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MEDIUM: Clean Energy Jobs Are an Answer, Not the Problem

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By Antonio Villaraigosa

In the wake of the stunning election of Donald Trump, Democratic leaders have been rightly focused on what went wrong—and what we should do next.

I have offered that the best response to bad policy is good policy. We should concentrate on advancing an agenda that creates high-wage jobs and reduces income inequality by focusing on better public schools, better access to career and job skills training, lower-cost college and a targeted investment in infrastructure that creates job growth.

We need to step forward—not step back. That’s why I wanted to respond to a report in which a Democrat I respect said, “there’s some truth” to suggestions that California focuses too much on greenhouse gasses at the expense of poverty.

I disagree.

The proven reality is that focusing on the clean energy we need to address climate change creates high-wage jobs—and in California, it is creating them in the tens of thousands.

According to the Advanced Energy Economy Institute’s 2016 California Advanced Energy Employment Survey, advanced energy employment grew 18 percent last year—almost six times the rate of growth for the overall economy in California. To date, clean energy employs over half a million Californians. While not all of these jobs are middle class jobs—most are. And we can, and must, work to make sure more are. Through community college training and certificates, union apprenticeship programs and even career and technical training in high schools, we build the skilled workforce it takes to keep expanding this clean energy economy—and expand the middle class as we do it.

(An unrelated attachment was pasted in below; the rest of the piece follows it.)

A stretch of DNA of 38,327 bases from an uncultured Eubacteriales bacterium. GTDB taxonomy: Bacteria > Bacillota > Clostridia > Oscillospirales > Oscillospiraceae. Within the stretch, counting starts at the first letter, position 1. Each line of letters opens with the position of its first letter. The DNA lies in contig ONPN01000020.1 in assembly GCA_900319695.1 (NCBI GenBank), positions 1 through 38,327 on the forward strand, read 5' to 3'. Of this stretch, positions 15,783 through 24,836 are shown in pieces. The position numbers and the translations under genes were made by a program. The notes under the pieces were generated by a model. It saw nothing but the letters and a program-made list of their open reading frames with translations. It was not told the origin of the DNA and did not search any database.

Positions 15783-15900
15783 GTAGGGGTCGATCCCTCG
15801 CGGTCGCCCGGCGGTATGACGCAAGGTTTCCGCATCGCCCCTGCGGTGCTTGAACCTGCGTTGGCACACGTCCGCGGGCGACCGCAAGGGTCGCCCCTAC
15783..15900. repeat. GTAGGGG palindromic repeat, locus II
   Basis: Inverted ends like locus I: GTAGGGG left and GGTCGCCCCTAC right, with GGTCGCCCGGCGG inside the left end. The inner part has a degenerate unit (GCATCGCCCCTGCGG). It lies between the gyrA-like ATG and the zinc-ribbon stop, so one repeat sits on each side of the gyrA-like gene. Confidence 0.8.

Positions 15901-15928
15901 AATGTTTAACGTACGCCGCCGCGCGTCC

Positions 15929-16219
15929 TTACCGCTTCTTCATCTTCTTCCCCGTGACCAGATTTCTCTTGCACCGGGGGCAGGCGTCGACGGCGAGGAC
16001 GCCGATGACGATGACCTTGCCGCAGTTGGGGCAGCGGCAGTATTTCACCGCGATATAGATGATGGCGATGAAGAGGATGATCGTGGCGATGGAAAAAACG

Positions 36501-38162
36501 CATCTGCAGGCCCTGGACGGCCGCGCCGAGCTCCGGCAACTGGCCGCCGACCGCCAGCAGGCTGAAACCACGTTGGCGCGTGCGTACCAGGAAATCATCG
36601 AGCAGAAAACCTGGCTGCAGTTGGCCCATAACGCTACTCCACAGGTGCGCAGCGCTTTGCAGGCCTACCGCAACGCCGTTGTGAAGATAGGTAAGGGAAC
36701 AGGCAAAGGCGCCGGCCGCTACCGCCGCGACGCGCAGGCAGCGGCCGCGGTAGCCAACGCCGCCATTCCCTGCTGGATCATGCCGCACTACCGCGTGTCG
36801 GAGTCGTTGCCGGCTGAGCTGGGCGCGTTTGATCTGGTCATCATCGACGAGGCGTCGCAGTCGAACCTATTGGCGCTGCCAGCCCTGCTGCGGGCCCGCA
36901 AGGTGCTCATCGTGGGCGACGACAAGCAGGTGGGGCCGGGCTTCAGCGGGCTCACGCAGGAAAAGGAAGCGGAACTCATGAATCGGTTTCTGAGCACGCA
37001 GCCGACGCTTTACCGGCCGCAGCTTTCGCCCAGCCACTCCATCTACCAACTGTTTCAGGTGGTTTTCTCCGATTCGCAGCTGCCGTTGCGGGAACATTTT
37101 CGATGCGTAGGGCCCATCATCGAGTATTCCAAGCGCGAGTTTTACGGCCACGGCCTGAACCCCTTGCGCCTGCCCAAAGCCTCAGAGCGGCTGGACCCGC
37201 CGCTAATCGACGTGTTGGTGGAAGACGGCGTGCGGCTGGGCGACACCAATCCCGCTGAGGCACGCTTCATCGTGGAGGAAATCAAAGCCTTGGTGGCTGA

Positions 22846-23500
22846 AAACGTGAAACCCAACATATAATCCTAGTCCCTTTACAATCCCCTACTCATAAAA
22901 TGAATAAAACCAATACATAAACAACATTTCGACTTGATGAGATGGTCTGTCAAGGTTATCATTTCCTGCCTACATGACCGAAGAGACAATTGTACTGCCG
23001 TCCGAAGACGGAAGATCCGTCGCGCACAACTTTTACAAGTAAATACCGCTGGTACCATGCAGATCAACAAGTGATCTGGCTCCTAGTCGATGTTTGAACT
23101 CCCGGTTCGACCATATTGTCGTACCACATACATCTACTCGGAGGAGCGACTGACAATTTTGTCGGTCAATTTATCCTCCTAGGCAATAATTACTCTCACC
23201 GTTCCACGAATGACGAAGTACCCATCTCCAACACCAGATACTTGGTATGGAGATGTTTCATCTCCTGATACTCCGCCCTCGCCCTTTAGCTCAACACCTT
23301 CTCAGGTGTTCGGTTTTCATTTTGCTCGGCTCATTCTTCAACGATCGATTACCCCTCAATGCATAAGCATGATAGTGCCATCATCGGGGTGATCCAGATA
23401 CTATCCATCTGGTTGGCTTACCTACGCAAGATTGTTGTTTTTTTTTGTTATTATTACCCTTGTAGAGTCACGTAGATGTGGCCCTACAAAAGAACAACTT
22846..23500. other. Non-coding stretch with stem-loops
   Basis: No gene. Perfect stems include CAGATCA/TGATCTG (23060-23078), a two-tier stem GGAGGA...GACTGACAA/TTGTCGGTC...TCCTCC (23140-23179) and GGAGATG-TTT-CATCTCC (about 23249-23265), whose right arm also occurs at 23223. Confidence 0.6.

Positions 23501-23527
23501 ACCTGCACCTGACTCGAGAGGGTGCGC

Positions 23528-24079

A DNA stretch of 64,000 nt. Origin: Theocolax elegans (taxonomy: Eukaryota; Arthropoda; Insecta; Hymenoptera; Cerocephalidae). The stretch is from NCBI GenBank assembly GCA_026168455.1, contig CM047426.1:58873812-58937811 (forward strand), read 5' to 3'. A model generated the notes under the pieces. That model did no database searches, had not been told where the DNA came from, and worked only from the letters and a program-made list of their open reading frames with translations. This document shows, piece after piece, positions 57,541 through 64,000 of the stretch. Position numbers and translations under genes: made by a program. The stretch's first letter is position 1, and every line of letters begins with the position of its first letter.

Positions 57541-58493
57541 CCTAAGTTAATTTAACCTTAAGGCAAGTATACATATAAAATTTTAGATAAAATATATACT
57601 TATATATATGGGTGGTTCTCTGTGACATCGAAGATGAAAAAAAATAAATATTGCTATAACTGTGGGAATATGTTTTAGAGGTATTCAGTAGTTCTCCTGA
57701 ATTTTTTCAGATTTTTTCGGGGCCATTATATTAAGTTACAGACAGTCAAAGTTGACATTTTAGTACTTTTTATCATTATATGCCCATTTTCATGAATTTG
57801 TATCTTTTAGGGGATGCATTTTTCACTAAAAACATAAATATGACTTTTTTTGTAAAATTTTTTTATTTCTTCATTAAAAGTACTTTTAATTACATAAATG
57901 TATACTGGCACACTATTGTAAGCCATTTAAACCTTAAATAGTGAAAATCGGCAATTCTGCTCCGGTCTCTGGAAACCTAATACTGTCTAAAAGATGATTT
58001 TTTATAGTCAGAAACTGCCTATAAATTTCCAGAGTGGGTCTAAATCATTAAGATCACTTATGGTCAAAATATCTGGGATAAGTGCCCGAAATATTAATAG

The reality is that cleaning our environment might be an important cause among the privileged, but it can be a life or death issue for the poor. Low-income Californians are more likely to suffer from cancer and asthma, and they die earlier than wealthier Californians—about 12 to 13 years earlier according to recent research from the Brookings Institution. And one of the key reasons is that they are more likely to live in polluted areas.

Before I launched my campaign for governor, I traveled all over California and went to many places in the Central Valley and Inland Empire that candidates don’t usually visit. I visited places where many folks are struggling to make ends meet. Folks making incomes in the bottom 10 percent in the Inland Empire have seen their income drop by 35 percent since 2007. The gap between rich and poor in the Inland Empire has grown by 40 percent. By some standards, the Central Valley is the most unequal region in the state, with high-wage earners making on average 14 times more than low-wage earners.

While I’m no stranger to poverty—I was raised by my mom in Boyle Heights—I saw a kind of crushing poverty that should have no place in our state or nation.

Yes, our coasts here in California are doing well and some places are even booming. But today, almost six million Californians live in poverty—more than any other state in the union. And five of the top 20 counties in the U.S. for populations living in poverty are in California alone. The top incomes in California have grown about 40 percent since 1980. In contrast, middle incomes have only grown 5 percent—and low incomes have dropped nearly 20 percent.

The answer to poverty is jobs—middle-class jobs. And the way to create the highest paid workers in America is to make sure we have the most skilled workers in America.

That’s why we should be talking more, not less, about the high-wage jobs we can create to address climate change. And, while we’re at it, we should be focusing our efforts on job creation in every sector of the California economy—from agriculture to advanced manufacturing to tech. Because creating new jobs makes poorer communities both healthier and wealthier.

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